In the Circle of Trust (CoT), “every guy gives his birth name, his F3 nickname and his age. Even if you’re brand-new, we’ll slap you with an F3 nickname so we can remember who you are the next time you come,” says F3 Nashville leader Joe Fogarty.

“All you have to do is show up. It really is free. It’s open to all men and all shapes and sizes, and you don’t have to be in shape necessarily. Yes, we do meet early, but don’t let your excuses remove you from opportunity,” Joe says. To find out more and join a workout visit at

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Local Gym Fit Factory Nashville Finds Silver Lining in Charging “No Show” Fees During Pandemic

by Ryan Freebing

Running a gym during the pandemic has been no simple task. Over the past couple of months, many small businesses have been changing the way they operate in order to obey new city guidelines while still maintaining a steady revenue stream as they pay regular rent, equipment and utility fees.

Currently, Nashville and Davidson County are in a modified Phase 2 environment of Mayor Cooper’s Reopen Plan which means gyms are allowed to operate at half capacity.

Even though keeping their members safe and healthy has always remained to be most gym’s #1 priority, regular cleaning and sanitizing have also increased and become a major part of everyone’s daily routine.

At Fit Factory Nashville, every member is doing their part to keep the gym clean during this time. “We ask all of our members to wipe down their equipment after class so that the next class coming in can start with fresh, clean equipment. We also have designated ‘boxes’ where individuals will workout and face regulations as you enter and exit the gym.”

With a half capacity rule in place, gym owners must ensure they are maximizing each class period throughout any given day.

“No gym owner likes to charge their members a ‘no show’ or late cancellation fee. We understand life happens and our schedules can change quickly, especially during this time. But the reality is when you don’t show up to a class you’ve signed up for, you are taking away an opportunity for someone else to workout. When we developed our ‘no show’ policy, we thought it would be a great idea to donate the collected fees to charity, instead of profiting from the scenario. It’s been really well received in the gym.”

“We started out charging $20 for ‘no show’ fees, but have recently dropped it down to $5. Our window to cancel a class is 12 hours and we do have a waitlist, so we feel as though there is plenty of room to make an adjustment should something come up and you have a last minute schedule change. We know the system isn’t perfect, but we are doing everything we can to foster a family-like environment that is helpful for everyone.”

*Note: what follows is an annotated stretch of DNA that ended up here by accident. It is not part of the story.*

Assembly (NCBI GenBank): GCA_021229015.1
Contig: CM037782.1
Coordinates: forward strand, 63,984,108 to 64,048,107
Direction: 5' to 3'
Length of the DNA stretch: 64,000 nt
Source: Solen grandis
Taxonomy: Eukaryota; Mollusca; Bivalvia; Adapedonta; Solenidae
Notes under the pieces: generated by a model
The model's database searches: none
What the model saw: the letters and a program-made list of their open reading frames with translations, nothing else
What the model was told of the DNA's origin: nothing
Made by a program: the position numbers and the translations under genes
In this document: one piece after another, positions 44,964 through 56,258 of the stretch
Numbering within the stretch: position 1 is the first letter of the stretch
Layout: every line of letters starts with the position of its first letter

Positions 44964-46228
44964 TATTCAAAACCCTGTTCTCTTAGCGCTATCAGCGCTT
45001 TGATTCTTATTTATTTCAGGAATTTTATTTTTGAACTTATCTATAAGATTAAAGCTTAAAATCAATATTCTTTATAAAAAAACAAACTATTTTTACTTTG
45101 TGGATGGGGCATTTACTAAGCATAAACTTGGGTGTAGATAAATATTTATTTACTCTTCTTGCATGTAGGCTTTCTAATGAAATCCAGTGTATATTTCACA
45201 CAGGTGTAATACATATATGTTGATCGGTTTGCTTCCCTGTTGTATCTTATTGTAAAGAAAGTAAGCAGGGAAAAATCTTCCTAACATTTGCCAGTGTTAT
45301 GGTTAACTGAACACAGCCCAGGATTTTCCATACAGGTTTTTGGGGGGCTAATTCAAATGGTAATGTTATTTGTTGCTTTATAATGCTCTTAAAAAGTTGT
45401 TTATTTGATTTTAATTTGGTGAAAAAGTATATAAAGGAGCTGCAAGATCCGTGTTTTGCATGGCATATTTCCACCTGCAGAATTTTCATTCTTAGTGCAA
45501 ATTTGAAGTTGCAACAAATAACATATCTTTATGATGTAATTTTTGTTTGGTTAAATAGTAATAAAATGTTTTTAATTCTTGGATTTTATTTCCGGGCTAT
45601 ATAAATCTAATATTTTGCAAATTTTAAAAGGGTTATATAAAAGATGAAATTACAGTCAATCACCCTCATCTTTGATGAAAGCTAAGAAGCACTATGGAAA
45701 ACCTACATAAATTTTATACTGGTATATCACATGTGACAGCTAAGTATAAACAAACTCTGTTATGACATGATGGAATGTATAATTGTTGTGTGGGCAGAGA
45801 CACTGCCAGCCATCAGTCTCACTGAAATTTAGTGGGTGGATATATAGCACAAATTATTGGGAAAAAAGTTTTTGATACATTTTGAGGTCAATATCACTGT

“Overall, we have been able to donate $1,640 to Gideon’s Army and $3,240 to Love146 and we hope to continue to do so as long as we can.”

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Black Men Run Encourages African American Men to Get Out and Be Active

by Ryan Freebing

Black Men Run (BMR) is a group of men, both young and old, in the Nashville community that strives to promote physical and mental health through running.

What started as a small group to combat the lack of diversity in the running community and encourage black Americans to take control of their health, BMR has grown to include many groups in many different cities across the nation.

Today, Black Men Run has is a community where runners can express their feelings and make themselves heard – whether through pledging miles, discussing issues with fellow members or simply “taking their emotions out on the pavement.”

BMR’s mission is to encourage health and wellness among African American men by promoting a culture of running/jogging to stay fit resulting in “a healthy brotherhood.”

The group supports a wide range of abilities and is open to everyone from first timers to advanced runners. They strive to promotes fitness through a healthy culture of running and get together frequently during the week.

As many of the members will attest, BMR participants are not running away from anything though. They are all running towards opportunity and a brighter future together, participating in events like the Steps of Success 5K that is helping to “cultivate tomorrow’s leader today.”

“Never before has the need to develop young leaders in the African American community been more apparent,” says Demetrius Short, owner of Steps of Success 5K and BMR runner. “We have a great opportunity to ignite both collegiate students and individuals to have a positive impact on our community and we are doing that by providing scholarships to college students through the Transformation Life Center.”

Nashville’s BMR group runs on Tuesday, Thursday and Saturday. Visit to learn more and become a member today.

*Participation in BMR runs is voluntary and up to the discretion of the individual. Black Men Run, Inc. is not liable for any injuries that may occur as a result of joining a group in your city. Please run safely and obey traffic laws.